After You Have Signed a Retention Agreement

What happens if you sign a retention contract and later change your mind? First, it is important to note that before you sign this type of agreement you should confer with a knowledgeable attorney who can make sure you are considering all your options and help prevent regret later. Second, if you have already signed the contract and you have changed your mind, it is time to confer with legal counsel. A retention agreement is a legally binding contract, so you do not want to act until you know all the consequences.

If the reason you have changed your mind is because there has been a change in circumstance and you believe your retention value has significantly increased, don’t be scared to attempt to renegotiate with your employer for an increased retention payment. For example, if your retention has become crucial to a merger or other deal closing, your employer may recognize this increase in value and be willing to pay you more.

If the opposite has occurred, and circumstances have worsened, you should politely and respectfully email your boss or human resources department. For example, if you lose your support staff or you are asked to take a cut in pay, it is important to establish a paper trail in case they are trying to force you to quit. If you quit, you may not be entitled to receive your retention bonus, which saves your employer lots of money. However, if you want to leave or feel that you must leave, ask your employer to pay a pro rata portion of your retention payment, according to the amount of time you have completed of the retention period.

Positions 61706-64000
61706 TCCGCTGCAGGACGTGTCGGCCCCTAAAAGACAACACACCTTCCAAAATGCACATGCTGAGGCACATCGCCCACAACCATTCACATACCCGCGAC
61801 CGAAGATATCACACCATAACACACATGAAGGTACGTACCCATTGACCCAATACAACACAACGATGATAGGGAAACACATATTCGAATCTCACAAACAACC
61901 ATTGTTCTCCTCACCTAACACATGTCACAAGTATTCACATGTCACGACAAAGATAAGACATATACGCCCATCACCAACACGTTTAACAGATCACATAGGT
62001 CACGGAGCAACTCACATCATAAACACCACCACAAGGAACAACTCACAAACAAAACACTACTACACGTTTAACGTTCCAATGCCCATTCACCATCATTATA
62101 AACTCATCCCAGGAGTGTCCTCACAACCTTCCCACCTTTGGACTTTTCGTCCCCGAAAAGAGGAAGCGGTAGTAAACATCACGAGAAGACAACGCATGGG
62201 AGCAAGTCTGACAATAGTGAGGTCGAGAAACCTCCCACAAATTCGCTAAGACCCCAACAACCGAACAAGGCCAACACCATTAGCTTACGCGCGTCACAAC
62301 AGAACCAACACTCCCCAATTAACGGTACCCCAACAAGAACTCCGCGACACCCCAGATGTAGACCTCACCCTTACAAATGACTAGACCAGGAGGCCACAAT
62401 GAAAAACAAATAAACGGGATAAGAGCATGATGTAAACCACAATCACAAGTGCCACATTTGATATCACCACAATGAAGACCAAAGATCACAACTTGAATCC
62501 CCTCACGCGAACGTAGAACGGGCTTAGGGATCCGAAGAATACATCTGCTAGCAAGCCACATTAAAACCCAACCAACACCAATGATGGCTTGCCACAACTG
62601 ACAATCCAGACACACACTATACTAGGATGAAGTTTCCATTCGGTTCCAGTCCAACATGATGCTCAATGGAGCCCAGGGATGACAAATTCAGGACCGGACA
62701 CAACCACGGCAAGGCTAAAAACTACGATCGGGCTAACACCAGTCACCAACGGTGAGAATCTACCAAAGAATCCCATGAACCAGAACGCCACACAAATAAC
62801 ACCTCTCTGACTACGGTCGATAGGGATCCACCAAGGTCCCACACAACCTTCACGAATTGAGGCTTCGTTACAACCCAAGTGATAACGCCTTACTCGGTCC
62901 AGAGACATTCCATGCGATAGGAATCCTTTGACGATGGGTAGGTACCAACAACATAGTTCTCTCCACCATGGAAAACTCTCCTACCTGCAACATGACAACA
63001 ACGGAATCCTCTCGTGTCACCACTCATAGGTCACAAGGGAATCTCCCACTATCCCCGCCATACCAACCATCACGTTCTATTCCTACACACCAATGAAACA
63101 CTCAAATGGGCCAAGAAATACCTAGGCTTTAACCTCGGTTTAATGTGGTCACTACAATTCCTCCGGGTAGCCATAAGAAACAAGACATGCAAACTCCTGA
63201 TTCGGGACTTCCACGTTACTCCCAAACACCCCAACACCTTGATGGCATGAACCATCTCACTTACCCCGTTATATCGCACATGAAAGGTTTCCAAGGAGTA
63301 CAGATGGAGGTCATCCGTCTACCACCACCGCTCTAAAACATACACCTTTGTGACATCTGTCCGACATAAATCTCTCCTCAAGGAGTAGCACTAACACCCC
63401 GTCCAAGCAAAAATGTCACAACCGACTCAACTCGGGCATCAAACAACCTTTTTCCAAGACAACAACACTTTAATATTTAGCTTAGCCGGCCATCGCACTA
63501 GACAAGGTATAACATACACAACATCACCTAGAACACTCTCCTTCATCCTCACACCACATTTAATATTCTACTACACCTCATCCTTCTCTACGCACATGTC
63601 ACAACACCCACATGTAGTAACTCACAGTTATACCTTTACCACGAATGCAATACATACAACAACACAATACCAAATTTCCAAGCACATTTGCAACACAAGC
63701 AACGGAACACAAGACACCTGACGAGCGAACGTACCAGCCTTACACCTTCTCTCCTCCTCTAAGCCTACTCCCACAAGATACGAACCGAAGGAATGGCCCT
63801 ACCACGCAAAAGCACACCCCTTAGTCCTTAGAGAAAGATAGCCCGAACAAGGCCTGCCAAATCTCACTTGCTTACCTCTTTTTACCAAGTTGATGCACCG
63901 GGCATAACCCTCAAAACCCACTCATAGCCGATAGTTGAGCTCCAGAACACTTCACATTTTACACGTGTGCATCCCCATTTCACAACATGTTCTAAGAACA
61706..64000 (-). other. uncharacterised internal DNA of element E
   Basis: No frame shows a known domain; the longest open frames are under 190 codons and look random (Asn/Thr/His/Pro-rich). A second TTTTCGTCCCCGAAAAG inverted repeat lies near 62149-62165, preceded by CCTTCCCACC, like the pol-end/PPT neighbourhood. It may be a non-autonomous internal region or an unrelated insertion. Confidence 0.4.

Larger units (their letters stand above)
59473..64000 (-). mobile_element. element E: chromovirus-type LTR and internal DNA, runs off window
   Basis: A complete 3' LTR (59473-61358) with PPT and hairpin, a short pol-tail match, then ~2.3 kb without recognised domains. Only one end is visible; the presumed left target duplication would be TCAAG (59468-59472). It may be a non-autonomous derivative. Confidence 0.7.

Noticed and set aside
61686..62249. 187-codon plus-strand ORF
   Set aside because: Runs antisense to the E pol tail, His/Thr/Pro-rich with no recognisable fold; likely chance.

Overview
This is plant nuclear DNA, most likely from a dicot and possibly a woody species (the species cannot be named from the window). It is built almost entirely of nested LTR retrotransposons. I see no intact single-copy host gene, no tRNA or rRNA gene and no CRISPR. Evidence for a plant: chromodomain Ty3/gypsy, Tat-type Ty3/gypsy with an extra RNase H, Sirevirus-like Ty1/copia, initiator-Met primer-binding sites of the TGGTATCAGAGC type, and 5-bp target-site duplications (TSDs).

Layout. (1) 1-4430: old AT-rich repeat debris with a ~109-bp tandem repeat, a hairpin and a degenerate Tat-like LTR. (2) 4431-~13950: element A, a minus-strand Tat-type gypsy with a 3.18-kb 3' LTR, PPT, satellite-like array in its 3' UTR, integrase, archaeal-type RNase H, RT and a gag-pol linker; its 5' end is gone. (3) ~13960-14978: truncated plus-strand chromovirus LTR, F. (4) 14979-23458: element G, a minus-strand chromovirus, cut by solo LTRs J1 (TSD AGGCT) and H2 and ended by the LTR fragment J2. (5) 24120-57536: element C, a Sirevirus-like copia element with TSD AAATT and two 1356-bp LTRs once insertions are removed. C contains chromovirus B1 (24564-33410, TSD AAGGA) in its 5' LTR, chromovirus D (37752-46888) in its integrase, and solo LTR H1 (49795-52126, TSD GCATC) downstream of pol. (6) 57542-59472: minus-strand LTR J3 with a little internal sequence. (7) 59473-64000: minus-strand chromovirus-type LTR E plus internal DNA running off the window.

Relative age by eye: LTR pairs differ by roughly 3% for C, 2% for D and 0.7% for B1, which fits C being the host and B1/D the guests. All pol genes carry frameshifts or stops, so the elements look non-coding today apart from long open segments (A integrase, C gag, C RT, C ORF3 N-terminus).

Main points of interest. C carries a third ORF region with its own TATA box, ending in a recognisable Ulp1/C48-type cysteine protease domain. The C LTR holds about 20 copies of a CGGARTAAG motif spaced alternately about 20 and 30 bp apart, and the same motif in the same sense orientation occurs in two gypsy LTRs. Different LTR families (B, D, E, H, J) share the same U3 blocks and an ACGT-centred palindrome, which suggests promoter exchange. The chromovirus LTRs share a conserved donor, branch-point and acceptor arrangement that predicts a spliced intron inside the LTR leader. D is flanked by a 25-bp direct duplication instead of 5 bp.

If a legal dispute arises between you and your employer regarding the retention contract, it is imperative that you contact an experienced attorney. You may also want to slowly and discreetly start taking your personal items that are at the office to your home. Do not take anything that belongs to your employer, especially confidential information. If you are not sure if something belongs to you or your employer, err on the side of caution and leave it at the office. Your attorney can assist you in providing the employer any necessary notices of default or other matters that can assist you if a lawsuit is initiated.

Negotiating and drafting retention agreements is Mailly Law’s primary area of practice. We have years of experience and understand the complexities involved. Let us fight for your rights and help obtain a contract that is the most beneficial to you. Contact our office today.